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BASE METALS: Copper Eases As US Housing, IMF Outlook Weigh
Sep 21,2011 10:05CST
industry news
Source:SMM
Copper futures eased Tuesday, setting new lows for 2011 as a reading on the U.S. housing market came in weaker than expected and the IMF cut its outlook for global growth.

Sep 20, 2011 NEW YORK (Dow Jones)--Copper futures eased Tuesday, setting new lows for 2011 as a reading on the U.S. housing market came in weaker than expected and the International Monetary Fund cut its outlook for global growth.

The most actively traded copper contract, for December delivery, was recently down 0.95 cent, or 0.3%, at $3.773 a pound on the Comex division of the New York Mercantile Exchange. Futures earlier slipped as low as $3.7420 a pound, the lowest intraday price since November 2010.

U.S. home construction in August fell to its lowest level in three months as the industry continued to drag on the world's largest economy. Construction of homes and apartments on the month fell 5% from July, to 571,000, the Commerce Department said Tuesday. Economists had expected housing starts to stand at 590,000 on the month.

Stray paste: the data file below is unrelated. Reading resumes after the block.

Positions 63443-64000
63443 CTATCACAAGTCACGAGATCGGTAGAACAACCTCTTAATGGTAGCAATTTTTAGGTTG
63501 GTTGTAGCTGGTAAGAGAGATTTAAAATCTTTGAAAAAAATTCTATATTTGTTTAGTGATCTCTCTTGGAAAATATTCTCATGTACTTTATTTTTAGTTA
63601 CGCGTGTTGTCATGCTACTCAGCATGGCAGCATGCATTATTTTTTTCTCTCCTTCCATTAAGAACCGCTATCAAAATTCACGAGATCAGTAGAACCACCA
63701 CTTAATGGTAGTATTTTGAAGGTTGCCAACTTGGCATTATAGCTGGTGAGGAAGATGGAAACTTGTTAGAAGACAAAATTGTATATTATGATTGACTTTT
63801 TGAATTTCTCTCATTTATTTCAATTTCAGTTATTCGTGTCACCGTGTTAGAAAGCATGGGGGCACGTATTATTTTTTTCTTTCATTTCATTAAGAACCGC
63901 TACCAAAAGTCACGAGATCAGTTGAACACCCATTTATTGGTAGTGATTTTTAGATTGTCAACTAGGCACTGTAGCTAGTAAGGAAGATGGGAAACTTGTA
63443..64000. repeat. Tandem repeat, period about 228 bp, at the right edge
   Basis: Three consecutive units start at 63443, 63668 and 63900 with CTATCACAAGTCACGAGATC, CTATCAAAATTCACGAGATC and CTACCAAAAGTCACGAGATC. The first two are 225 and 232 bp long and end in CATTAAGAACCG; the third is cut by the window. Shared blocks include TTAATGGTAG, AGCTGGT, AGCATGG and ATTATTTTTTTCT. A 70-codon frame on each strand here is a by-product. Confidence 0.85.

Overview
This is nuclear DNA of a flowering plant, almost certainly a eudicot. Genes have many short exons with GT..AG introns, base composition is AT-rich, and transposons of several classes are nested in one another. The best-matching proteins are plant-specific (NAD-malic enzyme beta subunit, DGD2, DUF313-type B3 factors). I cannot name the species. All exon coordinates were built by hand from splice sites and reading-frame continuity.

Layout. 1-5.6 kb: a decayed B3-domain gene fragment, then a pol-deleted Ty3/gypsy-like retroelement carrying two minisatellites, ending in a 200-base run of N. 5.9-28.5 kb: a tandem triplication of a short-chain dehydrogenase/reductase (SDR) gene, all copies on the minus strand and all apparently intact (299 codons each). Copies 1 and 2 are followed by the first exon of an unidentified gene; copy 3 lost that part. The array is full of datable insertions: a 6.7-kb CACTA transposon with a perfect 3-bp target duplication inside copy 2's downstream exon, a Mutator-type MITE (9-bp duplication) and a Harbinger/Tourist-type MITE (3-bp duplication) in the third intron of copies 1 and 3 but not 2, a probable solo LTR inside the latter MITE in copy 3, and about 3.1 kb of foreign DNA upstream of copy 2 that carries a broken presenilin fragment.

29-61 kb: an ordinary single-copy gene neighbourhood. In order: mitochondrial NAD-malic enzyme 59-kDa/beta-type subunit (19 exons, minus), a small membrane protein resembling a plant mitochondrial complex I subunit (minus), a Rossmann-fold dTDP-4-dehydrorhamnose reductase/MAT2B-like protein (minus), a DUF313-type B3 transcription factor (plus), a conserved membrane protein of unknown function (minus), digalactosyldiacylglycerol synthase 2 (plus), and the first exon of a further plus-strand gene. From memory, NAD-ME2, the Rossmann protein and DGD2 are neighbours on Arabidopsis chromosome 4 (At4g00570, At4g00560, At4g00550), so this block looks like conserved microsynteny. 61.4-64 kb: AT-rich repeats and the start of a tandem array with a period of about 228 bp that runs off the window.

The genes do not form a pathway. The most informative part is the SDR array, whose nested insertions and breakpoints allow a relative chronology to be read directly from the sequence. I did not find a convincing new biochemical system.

Copper is sensitive to such data because of its widespread uses in plumbing and wiring in home construction.

"The copper market is not drawing any good news here," said Sterling Smith, a market analyst with Country Hedging. Even if the housing starts figure had met analyst views, "expectations were so low it wouldn't really be good news."

Copper futures plunged Monday, with the most-active contract settling at the lowest level since October 2010 as worries about euro-zone debt and a potential credit crunch sent traders cashing out of the growth-sensitive commodity. Traders worried that a slowdown in the developed world would slash copper demand despite signs of steady demand from top consumer China.

Sentiment was also hit Tuesday as the International Monetary Fund cut its 2012 global growth forecast to 4%, from previous expectations of 4.5% growth. The IMF said U.S. and Europe are likely to see deep recessions without swift policy action from world governments.

 

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